Ocklawaha

September 04, 2013, 09:14:51 AM
Perfect choice for the 'NEXT' Jacksonville Historic District, considering 98% of it has already been blown to atoms.






You have to wonder how the small remaining commercial strip along the old Myrtle Avenue streetcar line between the subway (Dennis Street) and Price Street missed this plan? Absolutely some of the best old building stock in the city in those few blocks.

thelakelander

September 04, 2013, 09:26:35 AM
^It probably missed because it's on the other side of McCoys Creek with a couple of blocks of nothing in between.  Unfortunately, so much has already been destroyed that it's pretty hard to pull together a cluster of historic structures within a compact setting to create a historic district.

John P

September 04, 2013, 10:03:46 AM
This needs property owners permission right?

Jumpinjack

September 04, 2013, 10:56:23 AM
^ As I remember, not too long ago many property owners in the area were very upset with the plans to demo most of their community. Anyone know how those community meetings were resolved or was it just a lost cause from the beginning?

thelakelander

September 04, 2013, 11:12:36 AM
I'm not sure but I do remember residents mentioning their concerns around the time of the Riverside Avenue widening. Looking back, I'd say it was a lost cause on one hand because most of Brooklyn is gone today. However, the grassroots advocacy for preservation has grown, which will ultimately lead to the preservation of other areas.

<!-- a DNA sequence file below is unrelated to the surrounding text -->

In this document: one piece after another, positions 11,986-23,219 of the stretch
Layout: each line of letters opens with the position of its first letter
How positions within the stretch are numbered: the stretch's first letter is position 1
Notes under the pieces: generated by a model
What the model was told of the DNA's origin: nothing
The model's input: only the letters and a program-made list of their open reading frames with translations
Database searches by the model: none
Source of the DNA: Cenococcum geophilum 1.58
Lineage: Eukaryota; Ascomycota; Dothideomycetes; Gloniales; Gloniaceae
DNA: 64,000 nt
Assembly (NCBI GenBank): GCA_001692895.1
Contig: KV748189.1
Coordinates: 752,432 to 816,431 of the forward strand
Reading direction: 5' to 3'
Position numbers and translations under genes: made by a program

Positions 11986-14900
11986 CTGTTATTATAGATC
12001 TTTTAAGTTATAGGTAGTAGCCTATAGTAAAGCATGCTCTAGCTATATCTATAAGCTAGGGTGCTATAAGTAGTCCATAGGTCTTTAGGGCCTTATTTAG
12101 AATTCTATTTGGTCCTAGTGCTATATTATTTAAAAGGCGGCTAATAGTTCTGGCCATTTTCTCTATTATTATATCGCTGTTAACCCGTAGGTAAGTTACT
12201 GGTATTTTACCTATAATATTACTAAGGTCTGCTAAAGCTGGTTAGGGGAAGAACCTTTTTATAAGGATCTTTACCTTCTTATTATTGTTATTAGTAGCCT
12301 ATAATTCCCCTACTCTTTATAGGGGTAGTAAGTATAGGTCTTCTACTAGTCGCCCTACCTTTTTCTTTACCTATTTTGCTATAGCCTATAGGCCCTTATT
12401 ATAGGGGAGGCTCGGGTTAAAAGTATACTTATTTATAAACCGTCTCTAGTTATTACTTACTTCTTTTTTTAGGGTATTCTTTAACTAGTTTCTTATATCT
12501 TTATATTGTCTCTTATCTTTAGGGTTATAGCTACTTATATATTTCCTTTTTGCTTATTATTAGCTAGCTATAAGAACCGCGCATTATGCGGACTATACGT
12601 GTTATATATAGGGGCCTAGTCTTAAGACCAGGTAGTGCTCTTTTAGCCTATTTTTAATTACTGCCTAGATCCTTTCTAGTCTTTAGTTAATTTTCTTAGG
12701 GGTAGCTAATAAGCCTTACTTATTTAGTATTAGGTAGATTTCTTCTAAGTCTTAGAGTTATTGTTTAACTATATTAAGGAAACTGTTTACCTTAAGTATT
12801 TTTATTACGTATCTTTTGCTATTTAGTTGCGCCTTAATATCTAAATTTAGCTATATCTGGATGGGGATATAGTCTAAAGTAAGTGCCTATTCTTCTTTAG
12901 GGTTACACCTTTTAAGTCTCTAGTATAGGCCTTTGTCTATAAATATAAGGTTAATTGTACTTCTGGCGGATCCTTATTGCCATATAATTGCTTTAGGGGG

Ocklawaha

September 04, 2013, 11:20:56 AM
Seems like pushing Dora across the creek to Myrtle near Swan Street would open up a whole bunch of possibilities.

Brooklyn Park expansion along McCoy's Creek
Tie the historic fabric together
A bit of historic streetscape
Preservation of the little market at 1023 Dora
Potential Heritage Streetcar route

thelakelander

September 04, 2013, 12:08:29 PM
I believe the proposed boundary started off larger and was reduced to its current size. I suspect that was done to make it fit district criteria while also getting it approved.

GoldenEst82

September 04, 2013, 12:50:46 PM
*sigh*
Every time I drive down myrtle, past those buildings, I dream of them for a week.
The building in the second pic is my dream restoration!

But, you know.... Money.

Steve Ducharme

September 04, 2013, 02:10:13 PM
Just so we're clear here what you are wanting to preserve is the architecture and structures (which is fine I guess).  No one wanting to save these places actually gives a hoot about the people who live(d) there.  It's all just potential backdrop for restaurants ans coffee shops.